Ukraine

Military:  Ukraine

Military branches:

Ground Forces, Naval Forces, Air Forces (2013)

Military service age and obligation:

18-25 years of age for compulsory and voluntary military service; conscript service obligation is 12 months for Army and Air Force, 18 months for Navy (2012)

Manpower available for military service:

males age 16-49: 10,984,394

females age 16-49: 11.26 million (2010 est.)

Manpower fit for military service:

males age 16-49: 6,893,551

females age 16-49: 8,792,504 (2010 est.)

Manpower reaching militarily significant age annually:

male: 246,397

female: 234,916 (2010 est.)

Military expenditures:

country comparison to the world: 91

Transnational Issues:  Ukraine

Disputes - international:

1997 boundary delimitation treaty with Belarus remains unratified due to unresolved financial claims, stalling demarcation and reducing border security; delimitation of land boundary with Russia is complete with preparations for demarcation underway; the dispute over the boundary between Russia and Ukraine through the Kerch Strait and Sea of Azov remains unresolved despite a December 2003 framework agreement and ongoing expert-level discussions; Moldova and Ukraine operate joint customs posts to monitor transit of people and commodities through Moldova's break-away Transnistria Region, which remains under the auspices of an Organization for Security and Cooperation in Europe-mandated peacekeeping mission comprised of Moldovan, Transnistrian, Russian, and Ukrainian troops; the ICJ ruled largely in favor of Romania in its dispute submitted in 2004 over Ukrainian-administered Zmiyinyy/Serpilor (Snake) Island and Black Sea maritime boundary delimitation; Romania opposes Ukraine's reopening of a navigation canal from the Danube border through Ukraine to the Black Sea

Refugees and internally displaced persons:

stateless persons: 35,000 (2012); note - citizens of the former USSR who were permanently resident in Ukraine were granted citizenship upon Ukraine's independence in 1991, but some missed this window of opportunity; people arriving after 1991, Crimean Tatars, ethnic Koreans, people with expired Soviet passports, and people with no documents have difficulty acquiring Ukrainian citizenship; following the fall of the Soviet Union in 1989, thousands of Crimean Tatars and their descendants deported from Ukraine under the STALIN regime returned to their homeland, some being stateless and others holding the citizenship of Uzbekistan or other former Soviet republics; a 1998 bilateral agreement between Ukraine and Uzbekistan simplified the process of renouncing Uzbek citizenship and obtaining Ukrainian citizenship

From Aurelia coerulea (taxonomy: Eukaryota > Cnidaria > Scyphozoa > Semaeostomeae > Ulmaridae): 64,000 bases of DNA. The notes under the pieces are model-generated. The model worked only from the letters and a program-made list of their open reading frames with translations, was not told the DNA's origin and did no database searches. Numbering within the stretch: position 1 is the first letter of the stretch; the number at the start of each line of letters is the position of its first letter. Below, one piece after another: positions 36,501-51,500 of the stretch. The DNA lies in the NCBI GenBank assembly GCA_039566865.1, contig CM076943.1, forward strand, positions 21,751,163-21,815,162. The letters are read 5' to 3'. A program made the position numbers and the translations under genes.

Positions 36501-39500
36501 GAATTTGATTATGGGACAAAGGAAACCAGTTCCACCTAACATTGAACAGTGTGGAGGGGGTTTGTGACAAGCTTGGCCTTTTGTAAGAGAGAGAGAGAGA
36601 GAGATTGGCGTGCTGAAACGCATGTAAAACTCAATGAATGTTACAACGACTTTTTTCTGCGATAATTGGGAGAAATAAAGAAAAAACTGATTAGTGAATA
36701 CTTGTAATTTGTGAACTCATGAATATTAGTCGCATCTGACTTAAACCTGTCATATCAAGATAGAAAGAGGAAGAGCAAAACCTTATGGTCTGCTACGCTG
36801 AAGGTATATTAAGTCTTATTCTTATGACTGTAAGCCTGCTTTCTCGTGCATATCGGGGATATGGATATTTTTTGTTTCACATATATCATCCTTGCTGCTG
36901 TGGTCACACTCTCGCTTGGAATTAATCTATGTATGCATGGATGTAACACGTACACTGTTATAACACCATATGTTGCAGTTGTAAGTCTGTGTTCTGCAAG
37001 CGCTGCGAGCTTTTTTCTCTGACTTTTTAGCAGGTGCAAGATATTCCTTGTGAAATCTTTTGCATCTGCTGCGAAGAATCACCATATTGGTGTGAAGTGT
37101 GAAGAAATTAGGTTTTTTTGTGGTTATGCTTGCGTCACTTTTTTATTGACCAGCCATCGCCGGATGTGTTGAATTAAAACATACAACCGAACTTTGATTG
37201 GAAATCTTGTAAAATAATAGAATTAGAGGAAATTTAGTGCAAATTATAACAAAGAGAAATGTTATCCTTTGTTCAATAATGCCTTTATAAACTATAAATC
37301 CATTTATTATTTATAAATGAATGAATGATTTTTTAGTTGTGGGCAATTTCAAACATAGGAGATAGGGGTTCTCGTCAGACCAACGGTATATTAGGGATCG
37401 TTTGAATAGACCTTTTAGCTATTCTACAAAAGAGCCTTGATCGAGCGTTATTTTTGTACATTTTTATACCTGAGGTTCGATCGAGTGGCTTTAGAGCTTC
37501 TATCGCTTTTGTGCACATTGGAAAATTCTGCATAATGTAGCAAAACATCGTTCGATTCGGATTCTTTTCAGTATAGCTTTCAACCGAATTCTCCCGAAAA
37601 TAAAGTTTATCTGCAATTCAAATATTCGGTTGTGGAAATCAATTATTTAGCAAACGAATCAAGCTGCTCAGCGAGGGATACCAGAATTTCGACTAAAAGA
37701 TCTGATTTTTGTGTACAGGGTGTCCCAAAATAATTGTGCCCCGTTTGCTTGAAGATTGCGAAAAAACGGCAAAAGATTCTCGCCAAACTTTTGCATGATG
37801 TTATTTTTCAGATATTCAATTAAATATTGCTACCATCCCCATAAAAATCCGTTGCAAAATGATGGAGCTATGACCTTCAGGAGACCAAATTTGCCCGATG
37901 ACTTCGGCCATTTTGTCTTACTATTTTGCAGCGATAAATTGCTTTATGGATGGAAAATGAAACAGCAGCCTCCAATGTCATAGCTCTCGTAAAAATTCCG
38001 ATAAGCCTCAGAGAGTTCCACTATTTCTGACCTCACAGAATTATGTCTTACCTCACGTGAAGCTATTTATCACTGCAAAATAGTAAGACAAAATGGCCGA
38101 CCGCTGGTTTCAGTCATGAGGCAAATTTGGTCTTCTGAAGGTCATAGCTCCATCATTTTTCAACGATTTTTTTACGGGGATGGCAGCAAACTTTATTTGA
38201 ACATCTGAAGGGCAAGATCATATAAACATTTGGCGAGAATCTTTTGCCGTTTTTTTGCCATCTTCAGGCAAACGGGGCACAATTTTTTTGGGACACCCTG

Trafficking in persons:

current situation: Ukraine is a source, transit, and, increasingly, destination country for men, women, and children subjected to forced labor and sex trafficking; Ukrainian victims are sex trafficked within Ukraine as well as in Russia, Poland, Iraq, Spain, Turkey, Cyprus, Seychelles, Portugal, the Czech Republic, Israel, Italy, the United Arab Emirates, Montenegro, UK, and Tunisia; foreigners from Moldova, Uzbekistan, Pakistan, Cameroon, and Azerbaijan are victims of labor trafficking in Ukraine; Ukrainian recruiters most often target Ukrainians from rural areas with limited job prospects by using fraud, coercion, and debt bondage

tier rating: Tier 2 Watch List - Ukraine does not fully comply with the minimum standards for the elimination of trafficking; however, it is making significant efforts to do so; the government reduced its anti-trafficking law enforcement efforts in 2012; as a result of the dismantling of the specialized anti-trafficking police unit in 2011, the number of trafficking investigations, prosecutions, and convictions have decreased; fewer victims are identified and the national referral mechanism does not function effectively in many regions, resulting in few victims being granted victim status by the government; the government did not fund any anti-trafficking protection activities in 2012 and continues to rely on international donors to assist victims (2013)

Illicit drugs:

limited cultivation of cannabis and opium poppy, mostly for CIS consumption; some synthetic drug production for export to the West; limited government eradication program; used as transshipment point for opiates and other illicit drugs from Africa, Latin America, and Turkey to Europe and Russia; Ukraine has improved anti-money-laundering controls, resulting in its removal from the Financial Action Task Force's (FATF's) Noncooperative Countries and Territories List in February 2004; Ukraine's anti-money-laundering regime continues to be monitored by FATF

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